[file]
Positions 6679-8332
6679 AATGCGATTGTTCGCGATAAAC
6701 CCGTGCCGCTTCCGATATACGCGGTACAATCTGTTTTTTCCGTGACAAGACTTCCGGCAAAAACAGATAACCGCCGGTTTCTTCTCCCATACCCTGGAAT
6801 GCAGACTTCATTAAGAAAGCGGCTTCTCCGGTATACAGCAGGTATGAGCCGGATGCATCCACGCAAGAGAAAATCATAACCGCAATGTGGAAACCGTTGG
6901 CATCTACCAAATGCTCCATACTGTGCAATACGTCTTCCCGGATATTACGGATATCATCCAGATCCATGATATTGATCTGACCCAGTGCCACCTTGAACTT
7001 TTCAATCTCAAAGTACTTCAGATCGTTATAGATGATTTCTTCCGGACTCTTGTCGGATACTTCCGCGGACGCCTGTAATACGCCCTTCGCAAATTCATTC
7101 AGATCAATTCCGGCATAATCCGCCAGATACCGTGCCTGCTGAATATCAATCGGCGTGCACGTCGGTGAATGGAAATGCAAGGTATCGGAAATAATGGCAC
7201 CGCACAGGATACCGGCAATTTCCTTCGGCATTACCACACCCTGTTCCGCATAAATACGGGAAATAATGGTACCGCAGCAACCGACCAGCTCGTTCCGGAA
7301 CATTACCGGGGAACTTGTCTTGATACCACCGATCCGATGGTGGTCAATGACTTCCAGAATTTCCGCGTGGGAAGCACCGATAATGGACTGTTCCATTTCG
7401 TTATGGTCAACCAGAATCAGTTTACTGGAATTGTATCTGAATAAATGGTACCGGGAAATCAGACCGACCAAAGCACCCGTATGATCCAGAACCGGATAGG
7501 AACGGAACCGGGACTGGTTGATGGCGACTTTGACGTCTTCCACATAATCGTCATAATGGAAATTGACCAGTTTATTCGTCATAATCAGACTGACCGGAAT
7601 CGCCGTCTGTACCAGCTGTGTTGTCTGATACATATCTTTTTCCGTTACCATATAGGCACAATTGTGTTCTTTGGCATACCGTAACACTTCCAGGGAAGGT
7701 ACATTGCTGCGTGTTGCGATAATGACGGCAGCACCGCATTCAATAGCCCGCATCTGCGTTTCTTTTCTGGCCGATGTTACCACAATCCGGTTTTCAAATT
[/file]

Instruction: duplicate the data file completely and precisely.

Positions 6679-8332
6679 AATGCGATTGTTCGCGATAAAC
6701 CCGTGCCGCTTCCGATATACGCGGTACAATCTGTTTTTTCCGTGACAAGACTTCCGGCAAAAACAGATAACCGCCGGTTTCTTCTCCCATACCCTGGAAT
6801 GCAGACTTCATTAAGAAAGCGGCTTCTCCGGTATACAGCAGGTATGAGCCGGATGCATCCACGCAAGAGAAAATCATAACCGCAATGTGGAAACCGTTGG
6901 CATCTACCAAATGCTCCATACTGTGCAATACGTCTTCCCGGATATTACGGATATCATCCAGATCCATGATATTGATCTGACCCAGTGCCACCTTGAACTT
7001 TTCAATCTCAAAGTACTTCAGATCGTTATAGATGATTTCTTCCGGACTCTTGTCGGATACTTCCGCGGACGCCTGTAATACGCCCTTCGCAAATTCATTC
7101 AGATCAATTCCGGCATAATCCGCCAGATACCGTGCCTGCTGAATATCAATCGGCGTGCACGTCGGTGAATGGAAATGCAAGGTATCGGAAATAATGGCAC
7201 CGCACAGGATACCGGCAATTTCCTTCGGCATTACCACACCCTGTTCCGCATAAATACGGGAAATAATGGTACCGCAGCAACCGACCAGCTCGTTCCGGAA
7301 CATTACCGGGGAACTTGTCTTGATACCACCGATCCGATGGTGGTCAATGACTTCCAGAATTTCCGCGTGGGAAGCACCGATAATGGACTGTTCCATTTCG
7401 TTATGGTCAACCAGAATCAGTTTACTGGAATTGTATCTGAATAAATGGTACCGGGAAATCAGACCGACCAAAGCACCCGTATGATCCAGAACCGGATAGG
7501 AACGGAACCGGGACTGGTTGATGGCGACTTTGACGTCTTCCACATAATCGTCATAATGGAAATTGACCAGTTTATTCGTCATAATCAGACTGACCGGAAT
7601 CGCCGTCTGTACCAGCTGTGTTGTCTGATACATATCTTTTTCCGTTACCATATAGGCACAATTGTGTTCTTTGGCATACCGTAACACTTCCAGGGAAGGT
7701 ACATTGCTGCGTGTTGCGATAATGACGGCAGCACCGCATTCAATAGCCCGCATCTGCGTTTCTTTTCTGGCCGATGTTACCACAATCCGGTTTTCAAATT